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|Year : 2015 | Volume
| Issue : 2 | Page : 290
Need for brain aneurysm treatment registry of India: How effectively are we treating intracranial aneurysms in India?
Department of Neurological Surgery, University of Miami, Miller School of Medicine, Lois Pope Life Center, Miami, FL 33136, USA
|Date of Web Publication||5-May-2015|
Department of Neurological Surgery, University of Miami, Miller School of Medicine, Lois Pope Life Center, Miami, FL 33136
Source of Support: None, Conflict of Interest: None
|How to cite this article:|
Ambekar S. Need for brain aneurysm treatment registry of India: How effectively are we treating intracranial aneurysms in India?. Neurol India 2015;63:290
India is a vast country with about 17.5% of the world's population. Two-thirds of the people in India live in rural areas.  Despite the recent technological revolution, an annual gross domestic product growth rate of over 5%, and the rapidly growing middle-class, the management of many disease conditions has not been at par.  Among the many reasons for inequality in healthcare is the lack of understanding of how a disease condition is managed in various parts of the country. There are no population-based studies in India with regard to aneurysmal subarachnoid hemorrhage (SAH) and hence, the results of the studies of natural history of intracranial aneurysms conducted in other parts of the world are extrapolated to estimate prevalence and guide the diagnosis and management of subarachnoid hemorrhage in India. It is a well-known fact that the incidence, prevalence, and rupture risk of intracranial aneurysms differ depending upon the race and genetic make-up of the individual. Also, the incidence of aneurysm rupture is reported to be higher among people with Japanese or Finnish descent than those with North American or European descent, while it is low in New Zealand and the Middle East.  Large community-based studies in these cohorts of patients led to a clear understanding of the natural history of intracranial aneurysms and the development of rupture risk prediction scores such as the PHASES.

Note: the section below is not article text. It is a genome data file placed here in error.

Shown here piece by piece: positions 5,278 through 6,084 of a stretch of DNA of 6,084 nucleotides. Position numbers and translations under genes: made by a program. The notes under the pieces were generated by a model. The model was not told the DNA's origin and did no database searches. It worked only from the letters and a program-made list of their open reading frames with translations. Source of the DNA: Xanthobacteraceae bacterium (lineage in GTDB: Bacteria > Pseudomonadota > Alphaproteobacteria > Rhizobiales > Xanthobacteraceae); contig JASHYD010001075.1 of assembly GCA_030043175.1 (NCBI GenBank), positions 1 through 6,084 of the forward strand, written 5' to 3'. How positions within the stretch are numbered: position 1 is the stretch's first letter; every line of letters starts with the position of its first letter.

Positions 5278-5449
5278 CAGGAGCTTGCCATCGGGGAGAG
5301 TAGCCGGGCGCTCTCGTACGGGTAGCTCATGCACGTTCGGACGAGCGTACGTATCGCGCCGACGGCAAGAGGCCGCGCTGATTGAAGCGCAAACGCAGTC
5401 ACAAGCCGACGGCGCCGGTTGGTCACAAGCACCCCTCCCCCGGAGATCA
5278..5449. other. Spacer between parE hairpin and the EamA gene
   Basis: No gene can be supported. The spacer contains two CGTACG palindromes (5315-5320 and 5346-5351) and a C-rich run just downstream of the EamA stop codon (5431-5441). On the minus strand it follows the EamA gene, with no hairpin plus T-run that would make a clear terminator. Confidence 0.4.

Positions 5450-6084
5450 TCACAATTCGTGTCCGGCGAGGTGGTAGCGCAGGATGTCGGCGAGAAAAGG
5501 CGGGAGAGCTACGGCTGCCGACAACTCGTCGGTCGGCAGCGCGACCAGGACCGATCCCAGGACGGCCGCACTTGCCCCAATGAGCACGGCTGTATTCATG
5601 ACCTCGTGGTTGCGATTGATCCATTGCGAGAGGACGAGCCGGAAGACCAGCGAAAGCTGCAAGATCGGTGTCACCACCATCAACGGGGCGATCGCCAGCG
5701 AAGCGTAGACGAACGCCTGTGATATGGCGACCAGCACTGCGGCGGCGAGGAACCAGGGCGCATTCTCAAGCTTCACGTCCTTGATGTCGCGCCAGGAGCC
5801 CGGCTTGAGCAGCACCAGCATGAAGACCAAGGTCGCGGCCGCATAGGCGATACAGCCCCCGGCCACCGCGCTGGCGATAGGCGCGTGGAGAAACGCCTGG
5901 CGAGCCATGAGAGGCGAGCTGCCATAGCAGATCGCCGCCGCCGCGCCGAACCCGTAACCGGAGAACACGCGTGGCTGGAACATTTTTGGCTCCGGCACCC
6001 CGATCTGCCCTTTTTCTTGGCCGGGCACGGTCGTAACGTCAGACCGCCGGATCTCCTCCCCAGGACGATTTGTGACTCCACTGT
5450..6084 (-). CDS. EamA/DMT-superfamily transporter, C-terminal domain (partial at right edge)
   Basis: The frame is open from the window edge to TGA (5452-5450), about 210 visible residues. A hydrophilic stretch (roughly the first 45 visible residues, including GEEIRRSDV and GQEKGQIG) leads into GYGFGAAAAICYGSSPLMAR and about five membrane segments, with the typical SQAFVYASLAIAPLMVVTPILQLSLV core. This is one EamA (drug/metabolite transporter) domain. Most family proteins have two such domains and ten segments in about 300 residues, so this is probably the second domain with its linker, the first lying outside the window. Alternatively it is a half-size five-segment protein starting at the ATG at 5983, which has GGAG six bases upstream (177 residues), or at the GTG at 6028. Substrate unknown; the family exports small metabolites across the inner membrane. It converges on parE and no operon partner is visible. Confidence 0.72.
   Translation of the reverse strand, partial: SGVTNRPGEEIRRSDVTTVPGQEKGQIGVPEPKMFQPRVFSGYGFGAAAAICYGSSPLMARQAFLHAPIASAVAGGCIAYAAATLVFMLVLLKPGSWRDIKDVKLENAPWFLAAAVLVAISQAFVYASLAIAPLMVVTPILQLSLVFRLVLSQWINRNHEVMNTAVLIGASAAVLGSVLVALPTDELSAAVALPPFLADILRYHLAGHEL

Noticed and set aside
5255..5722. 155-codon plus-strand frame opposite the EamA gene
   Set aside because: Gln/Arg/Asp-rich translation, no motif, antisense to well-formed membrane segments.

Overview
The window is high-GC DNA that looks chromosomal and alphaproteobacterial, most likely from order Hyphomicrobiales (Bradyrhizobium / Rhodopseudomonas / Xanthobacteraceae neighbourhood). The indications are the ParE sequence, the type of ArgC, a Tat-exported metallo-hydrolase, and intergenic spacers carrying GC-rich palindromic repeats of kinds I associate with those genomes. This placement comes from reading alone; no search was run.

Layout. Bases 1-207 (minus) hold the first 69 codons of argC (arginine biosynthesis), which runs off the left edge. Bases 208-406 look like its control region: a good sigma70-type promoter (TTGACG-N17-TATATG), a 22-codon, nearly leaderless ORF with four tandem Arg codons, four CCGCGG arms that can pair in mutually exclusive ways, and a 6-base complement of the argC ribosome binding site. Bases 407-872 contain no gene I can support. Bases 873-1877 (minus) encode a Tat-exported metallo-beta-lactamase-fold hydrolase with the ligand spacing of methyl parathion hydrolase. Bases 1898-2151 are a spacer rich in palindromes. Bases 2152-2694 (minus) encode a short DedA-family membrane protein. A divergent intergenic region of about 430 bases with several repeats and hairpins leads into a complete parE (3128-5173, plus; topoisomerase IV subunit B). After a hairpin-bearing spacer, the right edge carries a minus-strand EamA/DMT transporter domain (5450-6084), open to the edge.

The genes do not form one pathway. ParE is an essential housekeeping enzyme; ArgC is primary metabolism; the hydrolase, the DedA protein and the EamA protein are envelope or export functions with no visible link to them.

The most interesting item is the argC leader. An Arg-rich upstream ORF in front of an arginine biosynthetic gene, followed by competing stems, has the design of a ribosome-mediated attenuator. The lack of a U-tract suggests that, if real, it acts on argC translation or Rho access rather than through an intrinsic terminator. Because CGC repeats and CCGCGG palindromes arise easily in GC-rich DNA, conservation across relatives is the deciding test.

Considering the annual incidence of aneurysmal SAH between 6 and 16/100,000 population,  about 76,500-204,100 new cases occur in India each year. Diagnosis and management of these patients vary depending upon the awareness and accessibility to healthcare. It is unknown how many of these patients receive appropriate treatment. Since intracranial aneurysms are most prevalent between 35 and 60 years of age and about 40% of the ruptures are fatal, a great number of disability adjusted life years are lost. Added to this is the fact that about 62% of the population in India is under 60 years of age.
It is, thus, the need of the hour to develop a registry to collect data on presentation, diagnosis, management, and outcome of intracranial aneurysms in India. A multicentric collaborative effort is needed to understand the fallacies in the management of aneurysms and develop strategies to minimize them. A multicenter data registry also allows the institutions to share their best practices and ultimately develop a standardized approach to management. On a long-term basis, the national registry can yield important information on the natural history and outcome of intracranial aneurysms in India.
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